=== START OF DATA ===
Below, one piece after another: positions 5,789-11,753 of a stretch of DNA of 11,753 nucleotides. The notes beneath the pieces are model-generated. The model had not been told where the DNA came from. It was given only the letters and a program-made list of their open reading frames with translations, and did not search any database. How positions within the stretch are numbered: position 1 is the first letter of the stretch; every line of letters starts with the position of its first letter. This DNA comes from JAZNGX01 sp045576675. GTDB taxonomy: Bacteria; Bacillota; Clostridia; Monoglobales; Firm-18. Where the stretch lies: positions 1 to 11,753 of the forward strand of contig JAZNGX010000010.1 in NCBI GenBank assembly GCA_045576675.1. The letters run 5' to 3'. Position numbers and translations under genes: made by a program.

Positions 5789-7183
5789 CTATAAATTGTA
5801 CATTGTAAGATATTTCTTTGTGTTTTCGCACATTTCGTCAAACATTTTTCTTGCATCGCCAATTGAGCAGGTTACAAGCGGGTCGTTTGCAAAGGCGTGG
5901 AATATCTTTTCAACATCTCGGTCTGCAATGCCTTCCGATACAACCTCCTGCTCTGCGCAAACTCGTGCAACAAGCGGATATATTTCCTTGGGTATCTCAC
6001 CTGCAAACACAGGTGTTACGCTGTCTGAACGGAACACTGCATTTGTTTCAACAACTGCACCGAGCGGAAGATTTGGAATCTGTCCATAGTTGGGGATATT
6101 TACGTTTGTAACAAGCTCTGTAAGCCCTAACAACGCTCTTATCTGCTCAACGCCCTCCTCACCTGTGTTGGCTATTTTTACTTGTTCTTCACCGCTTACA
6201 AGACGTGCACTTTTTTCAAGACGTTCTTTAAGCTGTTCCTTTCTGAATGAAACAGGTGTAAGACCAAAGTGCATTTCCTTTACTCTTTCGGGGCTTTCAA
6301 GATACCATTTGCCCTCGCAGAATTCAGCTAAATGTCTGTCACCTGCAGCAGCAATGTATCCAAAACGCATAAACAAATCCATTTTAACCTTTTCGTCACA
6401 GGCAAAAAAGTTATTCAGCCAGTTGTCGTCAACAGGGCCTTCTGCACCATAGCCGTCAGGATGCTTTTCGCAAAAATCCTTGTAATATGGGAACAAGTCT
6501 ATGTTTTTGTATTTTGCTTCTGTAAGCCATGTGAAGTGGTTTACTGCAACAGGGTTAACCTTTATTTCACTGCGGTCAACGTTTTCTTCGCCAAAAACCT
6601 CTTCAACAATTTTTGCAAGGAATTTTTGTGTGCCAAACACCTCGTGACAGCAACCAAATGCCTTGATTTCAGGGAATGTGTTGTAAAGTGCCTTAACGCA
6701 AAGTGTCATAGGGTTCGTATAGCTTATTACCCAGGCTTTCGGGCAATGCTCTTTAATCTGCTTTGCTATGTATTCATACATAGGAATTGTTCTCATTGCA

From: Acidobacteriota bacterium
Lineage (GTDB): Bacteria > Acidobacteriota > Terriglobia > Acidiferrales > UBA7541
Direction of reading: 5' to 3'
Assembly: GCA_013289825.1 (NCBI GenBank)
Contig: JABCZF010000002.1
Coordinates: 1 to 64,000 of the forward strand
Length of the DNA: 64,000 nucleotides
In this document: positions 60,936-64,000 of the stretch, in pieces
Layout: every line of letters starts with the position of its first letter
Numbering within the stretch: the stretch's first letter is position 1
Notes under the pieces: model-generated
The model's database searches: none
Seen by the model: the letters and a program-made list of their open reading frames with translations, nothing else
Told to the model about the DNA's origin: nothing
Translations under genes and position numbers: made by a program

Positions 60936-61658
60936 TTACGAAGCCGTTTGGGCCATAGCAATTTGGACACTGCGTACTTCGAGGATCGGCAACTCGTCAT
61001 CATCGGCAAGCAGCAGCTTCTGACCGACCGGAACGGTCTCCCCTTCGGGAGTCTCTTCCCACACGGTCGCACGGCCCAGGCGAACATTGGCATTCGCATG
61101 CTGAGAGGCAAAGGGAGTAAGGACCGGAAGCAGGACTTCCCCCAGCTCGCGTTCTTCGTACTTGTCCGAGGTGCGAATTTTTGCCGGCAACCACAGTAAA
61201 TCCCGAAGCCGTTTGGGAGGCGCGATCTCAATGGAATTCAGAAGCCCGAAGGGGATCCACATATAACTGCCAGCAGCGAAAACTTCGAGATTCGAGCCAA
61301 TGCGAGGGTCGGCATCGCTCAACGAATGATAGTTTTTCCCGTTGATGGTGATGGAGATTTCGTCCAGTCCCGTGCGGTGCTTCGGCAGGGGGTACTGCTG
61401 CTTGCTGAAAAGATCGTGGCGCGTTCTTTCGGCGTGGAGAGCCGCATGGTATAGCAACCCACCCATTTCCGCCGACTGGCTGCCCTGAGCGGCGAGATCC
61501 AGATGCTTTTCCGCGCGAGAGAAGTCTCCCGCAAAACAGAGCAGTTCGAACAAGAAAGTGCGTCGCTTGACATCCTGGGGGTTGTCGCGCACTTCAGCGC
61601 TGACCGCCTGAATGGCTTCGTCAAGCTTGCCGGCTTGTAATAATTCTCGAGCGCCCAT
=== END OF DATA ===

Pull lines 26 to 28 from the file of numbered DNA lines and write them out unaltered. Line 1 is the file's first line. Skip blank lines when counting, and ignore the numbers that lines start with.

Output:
Seen by the model: the letters and a program-made list of their open reading frames with translations, nothing else
Told to the model about the DNA's origin: nothing
Translations under genes and position numbers: made by a program